The office

By Matthew Solle on 23/02/2013 — 7 mins read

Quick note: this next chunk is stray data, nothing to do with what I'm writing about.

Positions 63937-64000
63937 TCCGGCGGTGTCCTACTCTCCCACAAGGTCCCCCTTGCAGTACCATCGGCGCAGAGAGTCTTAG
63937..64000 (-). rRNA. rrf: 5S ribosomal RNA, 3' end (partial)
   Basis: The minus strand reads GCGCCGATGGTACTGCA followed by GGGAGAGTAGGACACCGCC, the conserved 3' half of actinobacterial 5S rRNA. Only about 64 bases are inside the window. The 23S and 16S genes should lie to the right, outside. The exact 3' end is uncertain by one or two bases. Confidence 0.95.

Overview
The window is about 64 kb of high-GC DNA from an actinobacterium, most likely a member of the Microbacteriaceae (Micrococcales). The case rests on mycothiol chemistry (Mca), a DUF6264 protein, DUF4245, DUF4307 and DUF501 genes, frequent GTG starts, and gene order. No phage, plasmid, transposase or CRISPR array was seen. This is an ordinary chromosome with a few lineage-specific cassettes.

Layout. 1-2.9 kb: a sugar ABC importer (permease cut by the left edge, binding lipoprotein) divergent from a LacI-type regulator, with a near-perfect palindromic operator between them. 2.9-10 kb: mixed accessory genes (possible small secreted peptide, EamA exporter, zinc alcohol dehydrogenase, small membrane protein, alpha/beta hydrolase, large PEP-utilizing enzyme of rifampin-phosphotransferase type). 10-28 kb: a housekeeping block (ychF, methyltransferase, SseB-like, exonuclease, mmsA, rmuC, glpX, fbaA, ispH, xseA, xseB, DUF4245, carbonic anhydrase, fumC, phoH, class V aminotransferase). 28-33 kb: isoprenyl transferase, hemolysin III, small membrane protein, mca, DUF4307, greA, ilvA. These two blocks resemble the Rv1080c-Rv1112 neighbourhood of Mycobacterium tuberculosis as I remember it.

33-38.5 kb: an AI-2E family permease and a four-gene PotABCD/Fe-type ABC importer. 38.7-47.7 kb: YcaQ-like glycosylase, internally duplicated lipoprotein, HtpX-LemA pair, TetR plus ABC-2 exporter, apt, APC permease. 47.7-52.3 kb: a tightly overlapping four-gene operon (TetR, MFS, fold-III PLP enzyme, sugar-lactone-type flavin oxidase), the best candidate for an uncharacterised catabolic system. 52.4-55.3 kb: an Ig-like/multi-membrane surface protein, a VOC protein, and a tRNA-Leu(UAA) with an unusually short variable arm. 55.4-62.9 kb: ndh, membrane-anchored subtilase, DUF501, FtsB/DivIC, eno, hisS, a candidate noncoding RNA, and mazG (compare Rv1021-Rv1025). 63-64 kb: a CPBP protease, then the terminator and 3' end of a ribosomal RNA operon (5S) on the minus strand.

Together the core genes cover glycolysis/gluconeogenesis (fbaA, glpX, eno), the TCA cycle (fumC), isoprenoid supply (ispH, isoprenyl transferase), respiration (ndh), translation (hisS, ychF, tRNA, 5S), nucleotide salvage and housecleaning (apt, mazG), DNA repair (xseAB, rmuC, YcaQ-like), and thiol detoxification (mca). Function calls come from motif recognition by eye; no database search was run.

He went to work in an office. An office much like any other office. In no discernible way any different from the many other offices he had spent an inordinate amount of his working life sat in the confines of. It was in a small office block in an average street pretty much near the centre of a large sprawling city. The office was filled with matching tables and desks and chairs and sofas. All modern and mostly new and some expensive. The chairs were standard office chairs but had obviously been procured with their host’s postures uppermost in the mind. When not occupied, some were neatly pushed in under their corresponding desks and some were rolled back as though their occupants had been ejected. Most still retained their purchase detail tags and some haphazardly labelled with their self-appointed owner’s names. There were also at various desks and work points a number of orthopaedic chairs. These tended to move around. Never in the same place. As if the chairs themselves knew who needed them and when. A few work areas were also afforded the luxury of stools and foot rests. These generally went unnoticed. After he had been in the office for a reasonable period of time it became obvious to him that the three sofas largely went unused. They were brightly coloured and had been set down in areas where the office planner had thought people may choose to congregate and relax. People seemed to hardly notice them let alone sit on them. He once noted that a magazine left casually on one of them had remained unmoved for four weeks. From the windows, views of the city wrapped around the whole office. When he rested his elbows on a window sill and stared out his view was taken up almost exclusively by buildings. Often he would not see one person or any movement anywhere as if not a single soul was present for miles around. On sunny days, the blinds would be rolled up and down from one side of the office to the other in a broken Mexican Wave. On grey days, the weather would sit on top of the office. In the office there were many different types of people, but where there were similar types they would invariably be sat together or would congregate. Efforts were made to mix the different types of people by sitting them together in little working hubs but after a while people would break that pattern and move to sit closer to their ilk. Mostly people would sit and stare at the display screen on their desks. Some tilting their heads this way and that, moving a mouse in short jabbing movements and occasionally tapping keys on a keyboard. Some hardly moving their heads and typing intently. Some motionless, lost in space. Some leant in peering at one of the smaller screens on their desk. Some would also be standing and talking. Some close together in hushed tones, periodically darting stares across the room. Some standing behind another’s desk offering advice or listening to reasons. Others calling out to each other across the room. Sometimes the subject matter made sense and sometimes it was nonsensical to the casual listener. The desks that had permanent residents usually had personality. Surfaces would be littered with all description of things. Some desks in an orderly fashion, others randomly and some a complete mess. Things would have spilt out onto the floor, onto window sills, onto any adjoining surface even if it were the surface of another’s desk or chair. Even so, a person’s desk remained an untouchable area, a no fly zone. A place they could call home. The desks with transient visitors were devoid of any kind of personality and often gave the sense of someone just having left. Often there would be one or two random unwanted items scattered about, maybe still plugged in. One day they would be empty, the next they would host an unknown visitor and then they would be empty again. The office was over two floors. On one of the floors as well as the tables, desks, chairs and sofas there were also along one of the sides of the office four meeting rooms. Each room was self-enclosed with its own door and partially obscured glass. Each door had a name on it. For some reason that wasn’t immediately clear to anyone each room had been given the name of a Motown recording artist. One was Stevie Wonder, one was Marvin Gaye, one was Diana Ross and one was Gladys Knight. He often stared at the names intent on discovering meaning. People came and went from each meeting room throughout the day. Some people spent the majority of their working days in one or the other of the rooms. There were doorways at each end of the office. At one end people usually entered the office and at the other end people usually left the office. Some people would also enter through the out door and some people would leave through the in door. To move through in either direction a person required a security pass. Every time someone opened the door a feint beep could be heard, just audible if the room was quiet. It made him look up from his work every time. Toilets for both sexes could be found on each floor of the small office block. They were located next to the lifts for the advantage and use of everyone. He made the habit of using a toilet on a different floor to avoid the tiresome ritual of small talk with his fellow workers. In each corner of the office there were wall mounted CCTV cameras. They were all locked in position, between them covering all office activity. No one paid them much attention though when the topic came up no one was quite sure who was behind them, where they were based or in fact whether anyone was behind them at all.